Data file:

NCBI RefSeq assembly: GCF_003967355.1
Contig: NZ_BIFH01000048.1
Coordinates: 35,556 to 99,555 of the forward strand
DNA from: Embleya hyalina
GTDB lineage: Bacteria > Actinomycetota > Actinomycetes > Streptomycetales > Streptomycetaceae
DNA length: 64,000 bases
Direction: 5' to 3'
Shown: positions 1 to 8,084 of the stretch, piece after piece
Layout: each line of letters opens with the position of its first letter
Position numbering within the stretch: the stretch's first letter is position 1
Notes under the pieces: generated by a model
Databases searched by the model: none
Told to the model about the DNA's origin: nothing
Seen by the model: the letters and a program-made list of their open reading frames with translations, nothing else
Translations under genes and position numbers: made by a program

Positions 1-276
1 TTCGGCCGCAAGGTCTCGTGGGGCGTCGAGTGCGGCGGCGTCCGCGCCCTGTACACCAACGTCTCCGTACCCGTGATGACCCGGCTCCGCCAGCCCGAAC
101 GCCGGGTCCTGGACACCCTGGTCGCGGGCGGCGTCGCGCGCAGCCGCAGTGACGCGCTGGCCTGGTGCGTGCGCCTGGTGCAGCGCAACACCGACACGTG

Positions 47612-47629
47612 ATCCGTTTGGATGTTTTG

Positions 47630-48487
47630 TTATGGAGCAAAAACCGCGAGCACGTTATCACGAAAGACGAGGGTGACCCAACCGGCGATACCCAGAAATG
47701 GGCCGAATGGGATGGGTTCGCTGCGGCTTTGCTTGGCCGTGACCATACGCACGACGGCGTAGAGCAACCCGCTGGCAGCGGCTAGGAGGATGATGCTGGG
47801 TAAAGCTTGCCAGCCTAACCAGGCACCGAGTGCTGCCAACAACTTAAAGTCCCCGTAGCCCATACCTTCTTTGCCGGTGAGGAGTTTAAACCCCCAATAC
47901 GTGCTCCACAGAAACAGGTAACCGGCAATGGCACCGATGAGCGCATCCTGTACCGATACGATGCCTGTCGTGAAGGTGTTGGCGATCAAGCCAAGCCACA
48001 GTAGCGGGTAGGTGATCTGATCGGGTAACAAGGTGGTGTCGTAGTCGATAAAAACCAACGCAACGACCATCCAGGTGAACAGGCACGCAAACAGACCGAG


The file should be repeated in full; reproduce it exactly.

NCBI RefSeq assembly: GCF_003967355.1
Contig: NZ_BIFH01000048.1
Coordinates: 35,556 to 99,555 of the forward strand
DNA from: Embleya hyalina
GTDB lineage: Bacteria > Actinomycetota > Actinomycetes > Streptomycetales > Streptomycetaceae
DNA length: 64,000 bases
Direction: 5' to 3'
Shown: positions 1 to 8,084 of the stretch, piece after piece
Layout: each line of letters opens with the position of its first letter
Position numbering within the stretch: the stretch's first letter is position 1
Notes under the pieces: generated by a model
Databases searched by the model: none
Told to the model about the DNA's origin: nothing
Seen by the model: the letters and a program-made list of their open reading frames with translations, nothing else
Translations under genes and position numbers: made by a program

Positions 1-276
1 TTCGGCCGCAAGGTCTCGTGGGGCGTCGAGTGCGGCGGCGTCCGCGCCCTGTACACCAACGTCTCCGTACCCGTGATGACCCGGCTCCGCCAGCCCGAAC
101 GCCGGGTCCTGGACACCCTGGTCGCGGGCGGCGTCGCGCGCAGCCGCAGTGACGCGCTGGCCTGGTGCGTGCGCCTGGTGCAGCGCAACACCGACACGTG

Positions 47612-47629
47612 ATCCGTTTGGATGTTTTG

Positions 47630-48487
47630 TTATGGAGCAAAAACCGCGAGCACGTTATCACGAAAGACGAGGGTGACCCAACCGGCGATACCCAGAAATG
47701 GGCCGAATGGGATGGGTTCGCTGCGGCTTTGCTTGGCCGTGACCATACGCACGACGGCGTAGAGCAACCCGCTGGCAGCGGCTAGGAGGATGATGCTGGG
47801 TAAAGCTTGCCAGCCTAACCAGGCACCGAGTGCTGCCAACAACTTAAAGTCCCCGTAGCCCATACCTTCTTTGCCGGTGAGGAGTTTAAACCCCCAATAC
47901 GTGCTCCACAGAAACAGGTAACCGGCAATGGCACCGATGAGCGCATCCTGTACCGATACGATGCCTGTCGTGAAGGTGTTGGCGATCAAGCCAAGCCACA
48001 GTAGCGGGTAGGTGATCTGATCGGGTAACAAGGTGGTGTCGTAGTCGATAAAAACCAACGCAACGACCATCCAGGTGAACAGGCACGCAAACAGACCGAG